Coming from a very short, scene and dialogue oriented style, I struggle with this too. I'd argue that sometimes you want brevity and a few quick lines of dialog between two characters are all that is needed to carry the plot forward.
But since managing the pace of a story is a whole other can of worms, I'd just leave her some suggestions to add more meat to your descriptions; at least, the same things I follow when I'm stuck in your situation.
this is probably an advice heard from Brandon Sanderson (either from Writing Excuses or his video lessons on youtube). The point being, most human beings have five senses. We are always subconsciously aware of what is happening around us thanks to those five "channels", but as writers, we often forget less "direct" senses like smell, touch and taste. Hearing gets kinda a bad treatment too, since it mostly comes in handy where's dialogue to be heard. But dialogue doens't happen in silence - silence, truth to be told, is a rare commodity.
So, sensory data can be used to convey the idea of a place or of a situation. From a first person POV, this can be easily done (since you're describing what your character is feeling directly).
To wrap it up, if you want to add more beef to your descriptions, include sensorial data from all the senses. It works and it adds immersion.
As above. When two people speak, a lot of the communication travels in a non verbal level. Everything we do carry information - from our body stance to the tone of our voice, from where we are glancing at to what we are doing with our hands or feet. This is, more or less, a corollary of the infamous "show don't tell rule". Often, a line of dialogue will look like this:
"I don't want you to leave" Martha said, nervously.
but if you're going for a more lenghty description, it's more rewarding to show the reader that she's nervous through her behaviour, rather than just shorthanding emotions like that. Consider:
"I don't want you to leave", Martha said in a quiet, almost whispered tone, as her gaze raced to the tips of her shoes. He noticed she was fidgeting with the lower end of her shirt. Her white, long fingers were tugging the cloth so harshly that it seemed on the verge of being tore apart.
Of course don't take my extract as an example of superb writing, since I'm pretty sure it's not, but it is an example of showing, in a way. The audience knows what a nervous person will look and sound like: if you show a character acting that way, they will make the connection. And even possibly bad, possibly cliché descriptions like mine are somewhat more informative than a single adjective or adverb.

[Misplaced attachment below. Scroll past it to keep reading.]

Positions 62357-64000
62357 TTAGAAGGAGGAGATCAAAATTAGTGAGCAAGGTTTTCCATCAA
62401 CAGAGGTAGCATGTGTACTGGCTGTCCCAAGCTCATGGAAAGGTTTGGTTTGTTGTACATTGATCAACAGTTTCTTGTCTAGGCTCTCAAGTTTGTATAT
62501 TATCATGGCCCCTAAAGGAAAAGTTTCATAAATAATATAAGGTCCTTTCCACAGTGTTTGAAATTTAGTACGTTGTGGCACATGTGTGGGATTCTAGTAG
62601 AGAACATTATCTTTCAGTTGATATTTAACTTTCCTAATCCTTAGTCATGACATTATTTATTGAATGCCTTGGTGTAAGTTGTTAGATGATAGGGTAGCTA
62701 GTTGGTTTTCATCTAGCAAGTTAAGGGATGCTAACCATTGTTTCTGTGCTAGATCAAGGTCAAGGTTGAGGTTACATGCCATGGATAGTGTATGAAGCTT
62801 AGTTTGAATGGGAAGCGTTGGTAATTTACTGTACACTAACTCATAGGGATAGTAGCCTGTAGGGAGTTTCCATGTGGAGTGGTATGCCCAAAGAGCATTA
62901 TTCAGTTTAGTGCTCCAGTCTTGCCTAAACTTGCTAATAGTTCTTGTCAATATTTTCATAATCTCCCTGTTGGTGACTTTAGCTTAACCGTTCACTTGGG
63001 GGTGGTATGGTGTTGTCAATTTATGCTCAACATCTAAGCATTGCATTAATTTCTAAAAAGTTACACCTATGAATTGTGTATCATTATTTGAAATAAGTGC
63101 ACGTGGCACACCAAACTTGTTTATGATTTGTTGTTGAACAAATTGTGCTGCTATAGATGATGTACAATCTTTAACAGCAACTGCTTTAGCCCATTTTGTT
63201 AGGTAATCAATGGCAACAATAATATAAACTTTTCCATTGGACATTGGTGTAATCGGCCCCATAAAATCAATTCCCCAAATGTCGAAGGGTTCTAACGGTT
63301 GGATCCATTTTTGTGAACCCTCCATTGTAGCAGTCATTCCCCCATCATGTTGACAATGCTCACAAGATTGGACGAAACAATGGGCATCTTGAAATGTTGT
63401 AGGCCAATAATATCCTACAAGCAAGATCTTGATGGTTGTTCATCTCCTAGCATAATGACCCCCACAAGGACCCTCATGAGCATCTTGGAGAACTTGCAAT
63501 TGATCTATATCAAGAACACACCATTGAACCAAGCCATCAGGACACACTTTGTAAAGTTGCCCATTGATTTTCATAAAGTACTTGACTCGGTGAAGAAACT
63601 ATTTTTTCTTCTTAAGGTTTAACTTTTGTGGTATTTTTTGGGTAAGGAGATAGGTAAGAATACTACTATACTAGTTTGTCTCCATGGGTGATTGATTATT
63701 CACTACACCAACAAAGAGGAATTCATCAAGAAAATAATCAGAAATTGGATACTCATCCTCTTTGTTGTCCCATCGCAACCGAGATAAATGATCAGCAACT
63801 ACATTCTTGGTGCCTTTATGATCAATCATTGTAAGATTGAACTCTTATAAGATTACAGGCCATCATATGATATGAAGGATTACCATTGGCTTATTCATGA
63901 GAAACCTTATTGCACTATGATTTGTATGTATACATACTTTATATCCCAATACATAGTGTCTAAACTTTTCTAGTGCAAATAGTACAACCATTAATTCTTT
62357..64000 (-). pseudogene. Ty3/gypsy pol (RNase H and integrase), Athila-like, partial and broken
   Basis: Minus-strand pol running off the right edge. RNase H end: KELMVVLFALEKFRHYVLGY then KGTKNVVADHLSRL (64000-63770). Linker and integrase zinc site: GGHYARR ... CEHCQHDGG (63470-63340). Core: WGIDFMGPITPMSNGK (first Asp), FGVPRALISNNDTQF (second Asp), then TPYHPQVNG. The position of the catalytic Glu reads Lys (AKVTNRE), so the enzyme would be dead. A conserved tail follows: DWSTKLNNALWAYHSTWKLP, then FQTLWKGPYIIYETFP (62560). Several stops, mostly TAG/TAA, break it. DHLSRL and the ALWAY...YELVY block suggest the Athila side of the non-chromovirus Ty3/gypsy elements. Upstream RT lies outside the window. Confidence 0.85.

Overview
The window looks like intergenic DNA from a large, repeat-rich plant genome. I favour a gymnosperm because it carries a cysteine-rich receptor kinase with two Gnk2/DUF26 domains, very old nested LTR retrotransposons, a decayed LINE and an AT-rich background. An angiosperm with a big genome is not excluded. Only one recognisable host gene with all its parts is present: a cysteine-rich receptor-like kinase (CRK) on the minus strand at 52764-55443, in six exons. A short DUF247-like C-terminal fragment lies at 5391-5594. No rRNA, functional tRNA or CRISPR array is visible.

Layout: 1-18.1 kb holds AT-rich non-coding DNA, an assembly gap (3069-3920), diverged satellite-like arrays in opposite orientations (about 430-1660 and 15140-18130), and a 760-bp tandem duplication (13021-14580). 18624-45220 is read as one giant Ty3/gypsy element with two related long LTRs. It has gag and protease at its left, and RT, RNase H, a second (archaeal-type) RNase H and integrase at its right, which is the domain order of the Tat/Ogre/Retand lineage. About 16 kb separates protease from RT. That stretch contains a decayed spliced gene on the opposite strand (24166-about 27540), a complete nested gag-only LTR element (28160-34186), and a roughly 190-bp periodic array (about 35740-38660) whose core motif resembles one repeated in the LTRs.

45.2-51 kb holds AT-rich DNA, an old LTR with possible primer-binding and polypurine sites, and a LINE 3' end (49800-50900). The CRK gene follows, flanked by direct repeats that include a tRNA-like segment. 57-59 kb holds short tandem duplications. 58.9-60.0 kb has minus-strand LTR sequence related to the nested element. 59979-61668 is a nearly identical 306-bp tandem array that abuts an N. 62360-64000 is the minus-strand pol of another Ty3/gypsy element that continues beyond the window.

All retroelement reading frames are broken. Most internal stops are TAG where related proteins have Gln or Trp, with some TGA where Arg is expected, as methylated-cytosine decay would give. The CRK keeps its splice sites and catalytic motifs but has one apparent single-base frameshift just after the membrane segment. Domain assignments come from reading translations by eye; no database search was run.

Write first, return later
This is something I often do when I'm not in the mood for lenghty descriptions or well crafted sensorial hints. Sometimes, it's perfectly fine to drive the story forward and to just zip from point A to point B. Learn to write it down even if you know it's not the best you could write.
One of the most useful things I've learned nowadays is that I don't have to write it perfectly the first time. If something doesn't feel right as you write it, but don't know how to fix it, it's way better to avoid getting stuck and go on. Just take a note and fix it later.
Personally I mark in yellow on my word file everything that feels odd or needs more work. This way, when my eyes scroll down the page, I see those yellow stains and I'm inclined to go back and see what the problem was (you could always leave a comment also, if need be). Those days when I don't have the strenght to write forward, I can always fix those yellow marks, and it's somewhat rewarding.
This is somewhat akin to editing, of course, except that you don't have to do it on your second draft. Leaving marks and notes as you go forward will help the revision process later, however you do it. This, of course, is more a general advice, but I think it's relevant as you can always write quick dialogues iff you're in the mood for it and work on expanding later.